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The History of HHT

First described in 1865...

by B.G. Babington, MD in The Lancet medical journal, it was many years before this disorder was officially recognized.

Lancet_Original-HHT-Medical-Report-2 cropped2.1

Citation: Babington BG. Hereditary epistaxis. The Lancet. 1865;86(2195):362-363. DOI 10.1016/S0140-6736(02)55197-7

HHT was originally known as Osler-Weber-Rendu after three scientists who described

the disorder in the late 19th and early 20th centuries. The term is still used today.

Osler, Weber, and Rendu


Sir William Osler M.D. (1849-1919) was a Canadian physician, the first Professor of Medicine at Johns Hopkins, and one of the founders of Johns Hopkins Hospital. He differentiated HHT from hemophilia because the patients did not bleed profusely from lacerations, an important distinction that identifies HHT as a single entity (not part of hemophilia). Osler described two new familial cases of HHT, initially establishing that this disorder is passed down through generations.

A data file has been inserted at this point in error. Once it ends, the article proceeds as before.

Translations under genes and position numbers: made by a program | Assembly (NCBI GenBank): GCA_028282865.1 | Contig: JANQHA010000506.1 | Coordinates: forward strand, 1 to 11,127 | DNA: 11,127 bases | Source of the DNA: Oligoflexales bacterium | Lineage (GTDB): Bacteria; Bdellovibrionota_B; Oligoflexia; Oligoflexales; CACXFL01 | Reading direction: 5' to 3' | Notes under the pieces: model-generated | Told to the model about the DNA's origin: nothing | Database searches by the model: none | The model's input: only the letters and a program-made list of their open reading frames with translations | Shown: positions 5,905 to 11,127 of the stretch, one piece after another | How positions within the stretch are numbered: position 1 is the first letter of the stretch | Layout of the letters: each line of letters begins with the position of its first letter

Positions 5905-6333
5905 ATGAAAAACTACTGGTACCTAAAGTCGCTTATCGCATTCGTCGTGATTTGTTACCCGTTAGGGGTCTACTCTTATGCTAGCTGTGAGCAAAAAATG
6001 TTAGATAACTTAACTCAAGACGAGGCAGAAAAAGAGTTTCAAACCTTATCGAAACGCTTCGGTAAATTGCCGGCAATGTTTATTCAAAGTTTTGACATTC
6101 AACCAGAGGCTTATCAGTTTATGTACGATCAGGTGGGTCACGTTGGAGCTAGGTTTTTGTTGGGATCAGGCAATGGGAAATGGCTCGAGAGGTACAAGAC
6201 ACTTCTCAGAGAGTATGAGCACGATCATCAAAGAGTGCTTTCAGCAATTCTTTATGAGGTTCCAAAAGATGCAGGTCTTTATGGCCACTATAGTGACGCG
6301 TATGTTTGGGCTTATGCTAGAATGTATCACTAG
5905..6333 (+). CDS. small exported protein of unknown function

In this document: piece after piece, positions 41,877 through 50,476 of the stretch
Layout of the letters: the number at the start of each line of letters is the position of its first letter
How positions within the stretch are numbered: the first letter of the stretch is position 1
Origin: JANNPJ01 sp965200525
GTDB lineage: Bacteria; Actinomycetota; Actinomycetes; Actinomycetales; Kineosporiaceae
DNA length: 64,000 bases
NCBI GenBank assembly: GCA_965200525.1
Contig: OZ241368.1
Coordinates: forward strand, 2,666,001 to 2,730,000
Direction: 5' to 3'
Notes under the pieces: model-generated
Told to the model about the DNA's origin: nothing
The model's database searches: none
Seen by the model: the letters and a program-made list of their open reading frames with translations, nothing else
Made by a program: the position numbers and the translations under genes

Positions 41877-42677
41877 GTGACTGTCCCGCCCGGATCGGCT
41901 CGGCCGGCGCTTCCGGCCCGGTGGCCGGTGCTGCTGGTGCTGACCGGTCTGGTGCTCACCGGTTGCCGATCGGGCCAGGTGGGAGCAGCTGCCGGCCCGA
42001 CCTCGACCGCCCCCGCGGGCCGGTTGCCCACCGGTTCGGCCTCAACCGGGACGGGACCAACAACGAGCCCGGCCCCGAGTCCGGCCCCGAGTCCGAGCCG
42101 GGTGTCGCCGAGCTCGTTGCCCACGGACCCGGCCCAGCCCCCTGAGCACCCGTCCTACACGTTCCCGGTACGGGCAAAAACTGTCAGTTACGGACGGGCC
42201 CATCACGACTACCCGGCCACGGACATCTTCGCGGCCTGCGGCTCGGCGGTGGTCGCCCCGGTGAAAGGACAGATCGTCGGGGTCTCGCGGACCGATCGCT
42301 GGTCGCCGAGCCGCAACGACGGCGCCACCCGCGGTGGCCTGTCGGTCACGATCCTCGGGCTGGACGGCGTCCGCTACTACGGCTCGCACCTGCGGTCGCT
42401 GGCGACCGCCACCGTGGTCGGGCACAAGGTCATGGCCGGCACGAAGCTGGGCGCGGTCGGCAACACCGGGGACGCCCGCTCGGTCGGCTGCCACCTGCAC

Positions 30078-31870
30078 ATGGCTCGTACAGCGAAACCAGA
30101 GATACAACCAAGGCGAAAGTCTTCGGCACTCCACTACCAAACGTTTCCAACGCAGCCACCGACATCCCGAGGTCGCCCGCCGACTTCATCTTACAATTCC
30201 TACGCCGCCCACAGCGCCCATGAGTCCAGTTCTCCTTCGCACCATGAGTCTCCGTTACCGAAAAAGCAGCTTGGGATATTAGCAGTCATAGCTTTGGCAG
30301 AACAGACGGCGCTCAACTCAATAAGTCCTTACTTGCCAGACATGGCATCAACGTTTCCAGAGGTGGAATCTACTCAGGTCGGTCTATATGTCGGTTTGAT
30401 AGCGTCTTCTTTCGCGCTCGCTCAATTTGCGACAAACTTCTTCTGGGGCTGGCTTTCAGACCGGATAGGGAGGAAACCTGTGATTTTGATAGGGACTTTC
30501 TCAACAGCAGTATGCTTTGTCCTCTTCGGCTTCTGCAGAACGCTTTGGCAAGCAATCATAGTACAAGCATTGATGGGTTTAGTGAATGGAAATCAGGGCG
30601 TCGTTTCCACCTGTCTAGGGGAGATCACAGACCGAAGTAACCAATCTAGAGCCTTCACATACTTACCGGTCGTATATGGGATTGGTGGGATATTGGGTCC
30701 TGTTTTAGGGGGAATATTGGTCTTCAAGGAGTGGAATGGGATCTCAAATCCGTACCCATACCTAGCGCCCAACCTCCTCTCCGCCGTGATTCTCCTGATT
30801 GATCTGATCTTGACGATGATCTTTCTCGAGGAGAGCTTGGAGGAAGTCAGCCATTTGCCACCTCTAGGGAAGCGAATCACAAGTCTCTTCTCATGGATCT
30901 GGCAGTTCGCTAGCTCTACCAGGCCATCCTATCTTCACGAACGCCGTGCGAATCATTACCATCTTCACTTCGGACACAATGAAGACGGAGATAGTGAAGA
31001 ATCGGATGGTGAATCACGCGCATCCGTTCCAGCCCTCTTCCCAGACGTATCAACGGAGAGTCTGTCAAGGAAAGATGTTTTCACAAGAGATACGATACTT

Dr. Frederick Parkes Weber, M.D. (1863 - 1962), followed in his fathers footsteps, earning his medical degree at Cambridge in 1892. He was instrumental in describing Sturge - Weber Syndrome and Weber - Cockayne Syndrome. By the time of his death he had written over 1,200 medical articles. 


Henri Jules Louis Marie Rendu (1844-1902) was a French physician. Rendu observed the skin and mucosal lesions and in 1896 distinguished HHT as a disorder separate from hemophilia.

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